Van Persie out with points to prove amid his Fenerbahce frustrations – but not from his usual position

Robin van Persie, Fenerbahce

The former Manchester United goal-getter returns to his old stamping ground in the Europa League on Thursday night – but it’s not been an easy ride to this point, writes Turkish-football.com’s Emre Sarigul

Robin van Persie felt the cut-throat ruthlessness of Louis van Gaal when he was forced out of Manchester United in the summer of 2015.

Yet it wasn’t so long ago that he was the prince of Manchester – the (formerly) prolific striker played a key role in United becoming the first English side to win 20 league titles, and scored 58 times in 105 games to earn a prominent place in the club’s annals.

The Dutchman’s thunderous over-the-shoulder volley against Aston Villa at Old Trafford in April 2013 was recently voted as the best Premier League goal by players in the ‘100 Club’ – the elite group who have scored at least a century of goals in the league.

Final fling

Van Persie’s exit in summer 2015 – perhaps not surprising at that point, amid a new era of United spending – came via his move to Turkey with Fenerbahce.

In Turkey, football really is more than a game; most of its biggest clubs have a history older than the Turkish Republic itself

He became the latest in a growing line of Dutch stars to join the Turkish Super Lig, following in the footsteps of Dirk Kuyt and Wesley Sneijder. There were accusations of the experienced striker selling out for the money, but in reality he wasn’t making significantly more than he did at the Red Devils. He was approaching his 32nd birthday and, potentially, fulfilling one final career move.

Besides, Van Persie wasn’t after financial gain but something altogether more difficult to attain – Turkish football’s lure of becoming a genuine superstar (as Darius Vassell will attest).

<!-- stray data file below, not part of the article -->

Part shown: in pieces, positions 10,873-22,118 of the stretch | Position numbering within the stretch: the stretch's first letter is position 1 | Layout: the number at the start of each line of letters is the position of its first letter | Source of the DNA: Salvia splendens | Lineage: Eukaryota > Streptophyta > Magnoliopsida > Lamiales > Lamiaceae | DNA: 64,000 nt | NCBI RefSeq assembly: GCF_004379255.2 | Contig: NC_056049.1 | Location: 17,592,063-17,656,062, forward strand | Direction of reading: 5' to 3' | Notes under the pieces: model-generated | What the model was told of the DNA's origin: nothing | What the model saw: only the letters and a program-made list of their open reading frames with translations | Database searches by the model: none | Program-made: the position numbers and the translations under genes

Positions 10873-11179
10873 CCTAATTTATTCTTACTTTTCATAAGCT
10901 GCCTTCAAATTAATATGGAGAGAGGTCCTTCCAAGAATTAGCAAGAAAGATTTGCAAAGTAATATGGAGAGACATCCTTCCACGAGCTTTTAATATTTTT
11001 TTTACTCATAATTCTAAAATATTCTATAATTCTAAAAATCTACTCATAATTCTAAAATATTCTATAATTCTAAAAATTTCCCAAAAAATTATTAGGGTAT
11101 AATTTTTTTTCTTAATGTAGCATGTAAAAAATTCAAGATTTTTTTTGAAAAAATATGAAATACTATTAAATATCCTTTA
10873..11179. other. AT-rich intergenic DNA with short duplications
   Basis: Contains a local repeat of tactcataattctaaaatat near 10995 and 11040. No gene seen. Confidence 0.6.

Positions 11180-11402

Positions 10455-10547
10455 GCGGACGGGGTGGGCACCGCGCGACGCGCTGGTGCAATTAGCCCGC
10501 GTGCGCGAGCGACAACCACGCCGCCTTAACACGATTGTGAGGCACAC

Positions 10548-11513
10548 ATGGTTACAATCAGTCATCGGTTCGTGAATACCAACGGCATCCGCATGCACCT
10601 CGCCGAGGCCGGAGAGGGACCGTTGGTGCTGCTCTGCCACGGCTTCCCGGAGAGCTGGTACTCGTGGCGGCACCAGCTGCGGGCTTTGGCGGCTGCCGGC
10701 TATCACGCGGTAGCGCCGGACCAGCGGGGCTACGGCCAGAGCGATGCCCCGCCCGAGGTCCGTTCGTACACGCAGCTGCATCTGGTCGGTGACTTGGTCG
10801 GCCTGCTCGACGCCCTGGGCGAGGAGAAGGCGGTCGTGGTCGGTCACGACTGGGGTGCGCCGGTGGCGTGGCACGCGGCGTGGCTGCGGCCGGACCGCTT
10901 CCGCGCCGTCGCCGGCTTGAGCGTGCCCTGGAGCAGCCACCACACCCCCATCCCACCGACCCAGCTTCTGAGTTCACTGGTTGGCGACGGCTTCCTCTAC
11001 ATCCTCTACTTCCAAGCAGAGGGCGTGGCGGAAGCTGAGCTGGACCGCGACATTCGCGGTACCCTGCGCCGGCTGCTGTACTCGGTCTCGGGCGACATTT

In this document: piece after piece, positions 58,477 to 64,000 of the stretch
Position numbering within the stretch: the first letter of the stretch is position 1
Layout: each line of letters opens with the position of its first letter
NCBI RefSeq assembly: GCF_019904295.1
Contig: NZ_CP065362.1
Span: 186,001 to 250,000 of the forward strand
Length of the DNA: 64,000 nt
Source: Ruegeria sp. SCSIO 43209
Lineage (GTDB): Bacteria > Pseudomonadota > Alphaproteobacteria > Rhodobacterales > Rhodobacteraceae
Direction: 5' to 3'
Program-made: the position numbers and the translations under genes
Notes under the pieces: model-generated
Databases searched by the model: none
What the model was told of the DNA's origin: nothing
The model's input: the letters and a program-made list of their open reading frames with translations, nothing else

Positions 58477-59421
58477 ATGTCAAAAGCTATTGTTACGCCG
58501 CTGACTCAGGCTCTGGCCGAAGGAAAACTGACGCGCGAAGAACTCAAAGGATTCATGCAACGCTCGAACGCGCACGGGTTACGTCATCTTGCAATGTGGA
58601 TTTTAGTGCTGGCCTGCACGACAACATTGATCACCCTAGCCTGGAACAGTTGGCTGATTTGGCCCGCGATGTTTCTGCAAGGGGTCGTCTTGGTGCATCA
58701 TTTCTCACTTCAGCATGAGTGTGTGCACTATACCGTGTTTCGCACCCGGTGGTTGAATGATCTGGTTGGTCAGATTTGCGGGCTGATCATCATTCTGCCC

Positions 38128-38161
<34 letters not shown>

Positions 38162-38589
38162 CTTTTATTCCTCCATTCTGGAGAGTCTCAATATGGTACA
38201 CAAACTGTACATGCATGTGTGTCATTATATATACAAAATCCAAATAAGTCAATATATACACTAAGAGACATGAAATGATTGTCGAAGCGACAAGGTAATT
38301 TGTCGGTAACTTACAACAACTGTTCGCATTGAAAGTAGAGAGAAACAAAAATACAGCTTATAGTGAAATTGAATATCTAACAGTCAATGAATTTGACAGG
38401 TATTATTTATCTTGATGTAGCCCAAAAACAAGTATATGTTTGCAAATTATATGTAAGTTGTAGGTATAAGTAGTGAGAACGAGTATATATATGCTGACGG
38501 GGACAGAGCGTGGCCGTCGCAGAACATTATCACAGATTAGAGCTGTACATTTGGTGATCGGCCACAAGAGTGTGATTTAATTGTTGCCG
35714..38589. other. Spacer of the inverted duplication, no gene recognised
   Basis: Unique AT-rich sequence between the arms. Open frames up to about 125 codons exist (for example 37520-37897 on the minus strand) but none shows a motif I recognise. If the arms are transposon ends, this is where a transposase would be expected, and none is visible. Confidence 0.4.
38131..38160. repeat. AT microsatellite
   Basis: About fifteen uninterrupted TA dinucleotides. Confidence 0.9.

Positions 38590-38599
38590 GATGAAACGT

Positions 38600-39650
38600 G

The Dutchman was undoubtedly popular in England (save for among Arsenal fans circa 2012-present). He sold the highest number of shirts in the league back in 2012/13, his first (26-goal) season at United. Generally in England, when a player joins a new club, he is greeted by club directors and given a replica shirt to pose with. Southern European countries tend to go the extra mile with unveiling ceremonies at the stadium.

Robin van Persie unveiling

Van Persie is given a heroes welcome in July 2015

All pale in comparison to the fanfare Van Persie received in Turkey, though, when thousands of fans filled Istanbul's Sabiha Gokcen Airport grounds lighting flares, singing chants and waving club fans hours before he'd even arrived in the city.

In Turkey, football really is more than a game; most of its biggest clubs have a history older than the Turkish Republic itself. Take Fenerbahce for example: the club was founded in 1907 during the Ottoman era and takes great pride in its role facilitating the movement of arms and supply of men during the War of Independence – paving the way for the foundation of modern Turkey.

Frustrated folk

Thus, Van Persie arrived a hero and even Fenerbahce’s rivals were excited to see him playing in the league. But former head coach Vitor Pereira had other plans. His experienced striker was forced to fight for his place in the team, and the Portuguese coach was perceived to have made an example of him as a show of strength.

Van Persie, now 33, hasn’t found playing time easy to come by in Turkey. He endured a few injuries over the course of last season but Pereira would even drop him when match fit, despite the wrath of Fenerbahce fans.